The 2011 draft was the 9th consecutive season that San Francisco drafted a wide receiver; one of the longest running streaks in the NFL. In fact, only twice since 1993 have the 49ers not gone in that position during the draft. Well, this shows that they are not too successful when it comes to drafting contributing players at that position.
You probably are looking at only Terrell Owens and John Taylor as major draft day wide receiver contributers since 1986. Of course, Brandon Lloyd has been a major success in Denver, but he wasn't here in San Francisco. Michael Crabtree has not panned out, so that pick is still up for discussion.
In 2011, the 49ers went with a player, Ronald Johnson, who didn't have the flashiest numbers in college. Instead, he did what was asked of him, wasn't afraid to go up the middle, got behind the defense because of his speed, and was extremely solid on Special Teams.
I don't think that Johnson will ever be a true #1 wide receiver in the NFL, but the 49ers got great value in the 6th round with this pick. After the jump, I will take a look at this selection, compare scouting reports and give you an idea of what to expect from the former USC star moving forward.
Positives: Good speed, can get behind the defense... Solid hands, reliable player who was looked to a lot in big situations... Quick off the line of scrimmage, puts a lot of pressure on cornerbacks... Good after the catch, tough to catch when he's in the open field, a slick runner... Strong character, known as a hard worker and a gym rat... Has experience returning both kickoffs and punts... Will be a good possession receiver out of the slot as a number two or three option in the NFL.
Negatives: Small frame, appears weak and gets overpowered by larger defenders... Lacks good acceleration on cuts, can't separate from quicker cornerbacks... Has small hands... Slows down going into his breaks... Not a great run blocker, doesn't have the strength to push his man backwards... Poor leaping ability, not good at pinpointing the ball in the air... Suffered a broken collarbone in 2009... USC receivers have been very hit or miss in recent years... Tools are there, but still raw and needs to be coached up a bit.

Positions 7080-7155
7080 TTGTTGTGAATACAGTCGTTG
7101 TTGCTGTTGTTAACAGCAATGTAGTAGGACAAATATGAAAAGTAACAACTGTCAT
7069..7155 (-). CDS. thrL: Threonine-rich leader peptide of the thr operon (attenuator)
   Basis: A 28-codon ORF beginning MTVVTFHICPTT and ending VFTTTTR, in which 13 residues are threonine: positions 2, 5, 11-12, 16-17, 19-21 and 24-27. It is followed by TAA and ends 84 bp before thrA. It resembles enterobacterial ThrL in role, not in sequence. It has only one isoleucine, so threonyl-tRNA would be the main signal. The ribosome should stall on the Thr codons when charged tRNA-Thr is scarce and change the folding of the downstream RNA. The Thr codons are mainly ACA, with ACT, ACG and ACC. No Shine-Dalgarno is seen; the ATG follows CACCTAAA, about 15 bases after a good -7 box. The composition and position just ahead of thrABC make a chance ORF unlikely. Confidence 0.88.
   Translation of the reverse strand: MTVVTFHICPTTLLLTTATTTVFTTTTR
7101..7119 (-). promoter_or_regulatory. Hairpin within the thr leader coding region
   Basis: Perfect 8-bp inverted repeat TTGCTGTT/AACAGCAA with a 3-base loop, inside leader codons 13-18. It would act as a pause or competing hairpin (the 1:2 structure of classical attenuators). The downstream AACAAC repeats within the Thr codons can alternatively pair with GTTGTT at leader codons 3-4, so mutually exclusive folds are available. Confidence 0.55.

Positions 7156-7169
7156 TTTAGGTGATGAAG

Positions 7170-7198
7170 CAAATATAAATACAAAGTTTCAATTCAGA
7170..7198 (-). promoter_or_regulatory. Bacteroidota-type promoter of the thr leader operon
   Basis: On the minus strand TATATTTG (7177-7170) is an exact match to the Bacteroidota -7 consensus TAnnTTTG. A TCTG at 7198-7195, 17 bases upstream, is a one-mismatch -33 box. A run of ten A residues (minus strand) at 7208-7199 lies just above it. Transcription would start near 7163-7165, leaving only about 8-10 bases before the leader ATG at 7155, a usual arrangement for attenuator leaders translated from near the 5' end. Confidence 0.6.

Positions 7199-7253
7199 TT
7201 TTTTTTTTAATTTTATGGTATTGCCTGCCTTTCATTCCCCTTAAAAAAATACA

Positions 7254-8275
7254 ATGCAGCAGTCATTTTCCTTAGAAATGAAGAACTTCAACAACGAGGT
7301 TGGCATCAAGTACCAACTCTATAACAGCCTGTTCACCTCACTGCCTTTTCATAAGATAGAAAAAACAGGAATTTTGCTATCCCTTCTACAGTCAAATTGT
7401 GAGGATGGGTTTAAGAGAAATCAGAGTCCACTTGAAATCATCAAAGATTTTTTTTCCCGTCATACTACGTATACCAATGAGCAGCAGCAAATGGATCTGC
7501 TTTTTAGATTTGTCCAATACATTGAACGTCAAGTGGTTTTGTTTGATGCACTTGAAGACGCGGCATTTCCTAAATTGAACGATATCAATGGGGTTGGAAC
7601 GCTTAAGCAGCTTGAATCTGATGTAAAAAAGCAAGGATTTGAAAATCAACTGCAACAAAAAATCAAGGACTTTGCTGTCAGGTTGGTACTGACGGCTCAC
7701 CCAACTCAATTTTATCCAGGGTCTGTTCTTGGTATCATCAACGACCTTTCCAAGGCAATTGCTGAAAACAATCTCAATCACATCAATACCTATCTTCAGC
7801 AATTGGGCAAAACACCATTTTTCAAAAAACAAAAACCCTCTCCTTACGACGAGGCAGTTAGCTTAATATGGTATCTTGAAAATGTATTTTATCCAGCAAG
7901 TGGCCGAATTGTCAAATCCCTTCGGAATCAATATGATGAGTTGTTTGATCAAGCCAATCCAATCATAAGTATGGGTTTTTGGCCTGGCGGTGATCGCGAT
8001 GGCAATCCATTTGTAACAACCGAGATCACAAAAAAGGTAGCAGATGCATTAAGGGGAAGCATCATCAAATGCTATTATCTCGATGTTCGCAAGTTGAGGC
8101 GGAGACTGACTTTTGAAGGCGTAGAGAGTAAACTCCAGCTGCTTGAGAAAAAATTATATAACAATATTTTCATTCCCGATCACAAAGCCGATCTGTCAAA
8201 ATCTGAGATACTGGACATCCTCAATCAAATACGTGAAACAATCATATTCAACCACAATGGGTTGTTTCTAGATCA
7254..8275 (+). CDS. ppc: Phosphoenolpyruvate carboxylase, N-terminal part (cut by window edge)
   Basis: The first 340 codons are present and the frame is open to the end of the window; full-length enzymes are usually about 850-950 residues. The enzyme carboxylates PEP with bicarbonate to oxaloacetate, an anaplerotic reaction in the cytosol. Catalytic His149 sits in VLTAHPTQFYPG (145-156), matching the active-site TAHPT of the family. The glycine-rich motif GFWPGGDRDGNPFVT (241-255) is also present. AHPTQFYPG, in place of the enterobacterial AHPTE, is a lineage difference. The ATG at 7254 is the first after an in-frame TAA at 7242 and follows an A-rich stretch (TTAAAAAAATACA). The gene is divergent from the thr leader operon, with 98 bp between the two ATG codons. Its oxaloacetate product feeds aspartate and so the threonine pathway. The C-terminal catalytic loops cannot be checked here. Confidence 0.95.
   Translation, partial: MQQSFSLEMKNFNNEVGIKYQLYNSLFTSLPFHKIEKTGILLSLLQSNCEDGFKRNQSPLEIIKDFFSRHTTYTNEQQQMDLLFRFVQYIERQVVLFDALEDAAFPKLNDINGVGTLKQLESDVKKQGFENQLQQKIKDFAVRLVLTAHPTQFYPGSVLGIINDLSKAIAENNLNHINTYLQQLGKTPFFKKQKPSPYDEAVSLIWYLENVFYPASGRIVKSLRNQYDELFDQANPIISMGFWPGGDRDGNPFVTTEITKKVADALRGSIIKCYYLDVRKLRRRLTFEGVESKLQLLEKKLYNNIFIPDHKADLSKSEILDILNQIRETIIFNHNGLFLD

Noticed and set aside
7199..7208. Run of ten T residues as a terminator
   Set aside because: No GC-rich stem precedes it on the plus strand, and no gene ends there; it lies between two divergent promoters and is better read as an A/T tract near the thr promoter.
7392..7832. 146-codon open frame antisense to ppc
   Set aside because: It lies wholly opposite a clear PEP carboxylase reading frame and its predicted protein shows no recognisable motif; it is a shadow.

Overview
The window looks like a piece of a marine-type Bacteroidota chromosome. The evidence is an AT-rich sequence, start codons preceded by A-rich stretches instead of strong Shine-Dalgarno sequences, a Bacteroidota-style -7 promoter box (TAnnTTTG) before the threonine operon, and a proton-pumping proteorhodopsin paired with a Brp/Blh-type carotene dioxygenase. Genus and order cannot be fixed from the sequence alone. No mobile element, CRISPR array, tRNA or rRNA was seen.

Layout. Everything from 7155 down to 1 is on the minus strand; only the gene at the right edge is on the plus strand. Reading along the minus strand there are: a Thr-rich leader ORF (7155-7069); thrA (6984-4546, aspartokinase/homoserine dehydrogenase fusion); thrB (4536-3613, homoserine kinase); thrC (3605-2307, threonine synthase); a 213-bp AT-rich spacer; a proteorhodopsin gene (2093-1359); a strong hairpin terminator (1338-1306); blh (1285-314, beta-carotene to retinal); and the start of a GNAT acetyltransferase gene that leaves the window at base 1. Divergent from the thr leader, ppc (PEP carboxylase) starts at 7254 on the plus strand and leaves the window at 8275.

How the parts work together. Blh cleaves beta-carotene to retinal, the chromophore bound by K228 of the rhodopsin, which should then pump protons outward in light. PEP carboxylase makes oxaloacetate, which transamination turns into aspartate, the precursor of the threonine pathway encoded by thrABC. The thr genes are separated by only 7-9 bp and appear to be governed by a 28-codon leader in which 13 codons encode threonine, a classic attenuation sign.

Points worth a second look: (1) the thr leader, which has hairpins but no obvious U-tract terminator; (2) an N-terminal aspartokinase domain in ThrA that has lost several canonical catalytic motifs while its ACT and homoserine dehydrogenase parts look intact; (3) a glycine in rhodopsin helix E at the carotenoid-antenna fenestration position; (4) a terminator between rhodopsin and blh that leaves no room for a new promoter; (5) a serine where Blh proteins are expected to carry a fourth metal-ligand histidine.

The 49ers need a player that can extend the field. Michael Crabtree is more of a possession receiver at this point, as is Josh Morgan. Ted Ginn can extend the field, but he wasn't really able to contribute on offense last season. There is an issue when your TE, Vernon Davis, is the only player on the offensive side that extends the field and gets behind defenses.
In drafting Ronald Johnson, the 49ers were able to acquire a player that has speed and is able to get behind the defense. For some reason, Matt Barkeley didn't extend the field on Johnson's side. However, that could have a lot to do with USC's more conservative offensive approach in 2010.
I noticed that Johnson doesn't only have the ability to get behind the defense, he has extremely solid hands. I never saw him allow the ball to hit his body, instead Johnson always has his hands out in front of himself; that is extremely rare of a college level player. In fact, I notice Julio Jones, who went 6th overall, do that more often than Johnson.
Johnson is going to have problems against larger corners who like to play bump and run. He can be held up at the line, which sets off issues in terms of continuity on plays. More often than not, I noticed the entire scheme of a play break down because of this last season. This is something that he is going to have to fix moving forward. This could be fixed by adding weight to his frame, or by some solid coaching by John Morton.